that Anacharsis suffered death in the mode already related, on account
of his attachment to foreign customs, and the intercourse which he
held with the Greeks.
 
Scylas, likewise, the son of Ariapithes, many years later, met with
almost the very same fate. Ariapithes, the Scythian king, had several
sons, among them this Scylas, who was the child, not of a native Scyth,
but of a woman of Istria. Bred up by her, Scylas gained an acquaintance
with the Greek language and letters. Some time afterwards, Ariapithes
was treacherously slain by Spargapithes, king of the Agathyrsi; whereupon
Scylas succeeded to the throne, and married one of his father's wives,
a woman named Opoea. This Opoea was a Scythian by birth, and had brought
Ariapithes a son called Oricus. Now when Scylas found himself king
of Scythia, as he disliked the Scythic mode of life, and was attached,
by his bringing up, to the manners of the Greeks, he made it his usual
practice, whenever he came with his army to the town of the Borysthenites,
who, according to their own account, are colonists of the Milesians-
he made it his practice, I say, to leave the army before the city,
and, having entered within the walls by himself, and carefully closed
the gates, to exchange his Scythian dress for Grecian garments, and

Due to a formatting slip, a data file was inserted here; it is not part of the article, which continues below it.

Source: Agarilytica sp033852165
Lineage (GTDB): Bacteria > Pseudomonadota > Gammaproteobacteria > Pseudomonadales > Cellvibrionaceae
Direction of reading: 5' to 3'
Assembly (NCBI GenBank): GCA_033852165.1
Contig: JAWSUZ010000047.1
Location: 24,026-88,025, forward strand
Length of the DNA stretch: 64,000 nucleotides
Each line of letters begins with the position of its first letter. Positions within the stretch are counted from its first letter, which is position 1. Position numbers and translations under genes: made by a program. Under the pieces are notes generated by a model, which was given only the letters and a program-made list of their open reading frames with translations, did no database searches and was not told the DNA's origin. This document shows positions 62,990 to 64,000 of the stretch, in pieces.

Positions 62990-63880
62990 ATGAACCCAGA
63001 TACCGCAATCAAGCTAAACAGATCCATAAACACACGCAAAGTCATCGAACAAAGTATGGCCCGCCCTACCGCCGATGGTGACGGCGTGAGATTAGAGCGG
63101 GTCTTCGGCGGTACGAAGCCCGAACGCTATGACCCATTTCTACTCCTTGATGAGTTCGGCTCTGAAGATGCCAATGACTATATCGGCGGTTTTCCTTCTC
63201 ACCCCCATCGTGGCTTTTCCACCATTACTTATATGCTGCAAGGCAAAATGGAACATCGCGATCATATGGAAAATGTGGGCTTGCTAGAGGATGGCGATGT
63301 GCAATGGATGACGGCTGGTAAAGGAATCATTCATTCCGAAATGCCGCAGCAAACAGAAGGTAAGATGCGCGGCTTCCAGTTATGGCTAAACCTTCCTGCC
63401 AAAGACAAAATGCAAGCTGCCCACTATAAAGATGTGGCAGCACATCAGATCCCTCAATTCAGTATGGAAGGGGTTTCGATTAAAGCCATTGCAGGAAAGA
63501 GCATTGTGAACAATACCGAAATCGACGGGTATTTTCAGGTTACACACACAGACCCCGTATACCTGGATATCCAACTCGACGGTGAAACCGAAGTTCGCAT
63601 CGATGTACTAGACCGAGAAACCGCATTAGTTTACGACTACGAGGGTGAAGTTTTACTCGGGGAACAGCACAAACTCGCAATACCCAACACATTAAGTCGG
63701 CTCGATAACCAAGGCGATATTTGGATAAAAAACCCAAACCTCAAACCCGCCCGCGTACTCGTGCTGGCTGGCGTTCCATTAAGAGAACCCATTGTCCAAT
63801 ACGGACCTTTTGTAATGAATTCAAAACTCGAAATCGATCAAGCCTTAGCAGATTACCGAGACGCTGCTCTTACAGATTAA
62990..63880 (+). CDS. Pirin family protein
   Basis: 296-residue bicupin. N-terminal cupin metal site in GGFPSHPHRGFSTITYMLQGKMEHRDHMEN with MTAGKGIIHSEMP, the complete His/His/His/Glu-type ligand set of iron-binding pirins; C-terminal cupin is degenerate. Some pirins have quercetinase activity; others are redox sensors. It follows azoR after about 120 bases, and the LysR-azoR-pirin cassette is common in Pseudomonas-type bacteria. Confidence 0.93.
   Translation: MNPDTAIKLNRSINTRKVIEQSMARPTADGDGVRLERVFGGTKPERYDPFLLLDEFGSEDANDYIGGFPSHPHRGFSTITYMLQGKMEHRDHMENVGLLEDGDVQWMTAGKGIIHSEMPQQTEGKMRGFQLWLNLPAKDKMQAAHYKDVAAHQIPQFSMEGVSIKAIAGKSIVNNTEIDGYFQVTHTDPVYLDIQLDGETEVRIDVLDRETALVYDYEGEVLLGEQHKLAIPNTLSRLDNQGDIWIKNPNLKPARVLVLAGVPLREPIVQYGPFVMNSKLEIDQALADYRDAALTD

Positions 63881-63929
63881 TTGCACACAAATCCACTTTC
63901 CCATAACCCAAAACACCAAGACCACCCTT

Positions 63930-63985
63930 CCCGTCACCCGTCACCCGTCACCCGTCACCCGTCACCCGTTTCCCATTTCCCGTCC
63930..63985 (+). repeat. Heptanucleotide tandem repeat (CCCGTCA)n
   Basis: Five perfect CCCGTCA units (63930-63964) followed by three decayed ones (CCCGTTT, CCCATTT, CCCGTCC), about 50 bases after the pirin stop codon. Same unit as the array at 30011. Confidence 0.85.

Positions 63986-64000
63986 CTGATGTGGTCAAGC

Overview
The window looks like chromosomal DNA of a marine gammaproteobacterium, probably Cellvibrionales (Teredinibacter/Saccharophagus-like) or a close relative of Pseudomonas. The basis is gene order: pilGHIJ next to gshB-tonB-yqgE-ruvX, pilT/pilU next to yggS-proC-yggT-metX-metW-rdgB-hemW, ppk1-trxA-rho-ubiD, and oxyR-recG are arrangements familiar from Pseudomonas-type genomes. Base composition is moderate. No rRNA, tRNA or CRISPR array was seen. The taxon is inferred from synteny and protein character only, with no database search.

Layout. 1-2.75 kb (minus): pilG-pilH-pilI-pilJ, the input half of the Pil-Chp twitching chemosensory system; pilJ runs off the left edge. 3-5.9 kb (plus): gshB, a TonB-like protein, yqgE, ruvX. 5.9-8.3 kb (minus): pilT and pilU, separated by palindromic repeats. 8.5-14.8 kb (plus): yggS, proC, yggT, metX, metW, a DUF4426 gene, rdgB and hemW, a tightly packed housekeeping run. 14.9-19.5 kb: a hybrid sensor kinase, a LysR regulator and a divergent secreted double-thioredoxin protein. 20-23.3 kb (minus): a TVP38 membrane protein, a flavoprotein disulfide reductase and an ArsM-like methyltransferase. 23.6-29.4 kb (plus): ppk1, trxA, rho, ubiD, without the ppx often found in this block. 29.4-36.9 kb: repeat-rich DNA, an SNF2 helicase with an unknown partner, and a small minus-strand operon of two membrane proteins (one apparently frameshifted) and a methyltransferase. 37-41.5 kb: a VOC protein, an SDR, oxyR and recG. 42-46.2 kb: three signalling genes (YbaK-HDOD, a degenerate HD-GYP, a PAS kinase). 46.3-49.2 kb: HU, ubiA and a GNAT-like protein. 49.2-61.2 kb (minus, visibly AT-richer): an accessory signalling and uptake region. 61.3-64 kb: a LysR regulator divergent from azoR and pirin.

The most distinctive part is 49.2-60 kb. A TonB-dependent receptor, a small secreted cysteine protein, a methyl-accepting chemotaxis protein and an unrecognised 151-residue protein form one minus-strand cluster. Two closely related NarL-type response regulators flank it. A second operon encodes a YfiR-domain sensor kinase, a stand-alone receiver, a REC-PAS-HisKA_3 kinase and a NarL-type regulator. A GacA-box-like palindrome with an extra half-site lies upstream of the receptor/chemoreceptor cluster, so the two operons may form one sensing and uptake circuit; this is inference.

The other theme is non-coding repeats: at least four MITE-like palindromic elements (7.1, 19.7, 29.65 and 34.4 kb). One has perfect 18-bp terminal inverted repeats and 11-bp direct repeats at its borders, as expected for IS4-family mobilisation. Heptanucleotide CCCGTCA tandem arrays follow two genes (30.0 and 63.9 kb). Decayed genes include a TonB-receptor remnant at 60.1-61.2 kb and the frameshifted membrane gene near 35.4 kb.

in this attire to walk about the forum, without guards or retinue.
The Borysthenites kept watch at the gates, that no Scythian might
see the king thus apparelled. Scylas, meanwhile, lived exactly as
the Greeks, and even offered sacrifices to the gods according to the
Grecian rites. In this way he would pass a month, or more, with the
Borysthenites, after which he would clothe himself again in his Scythian
dress, and so take his departure. This he did repeatedly, and even
built himself a house in Borysthenes, and married a wife there who
was a native of the place.
 
But when the time came that was ordained to bring him woe, the occasion
of his ruin was the following. He wanted to be initiated in the Bacchic mysteries,
and was on the point of obtaining admission to the rites,
when a most strange prodigy occurred to him. The house which he possessed,
as I mentioned a short time back, in the city of the Borysthenites,
a building of great extent and erected at a vast cost, round which
there stood a number of sphinxes and griffins carved in white marble,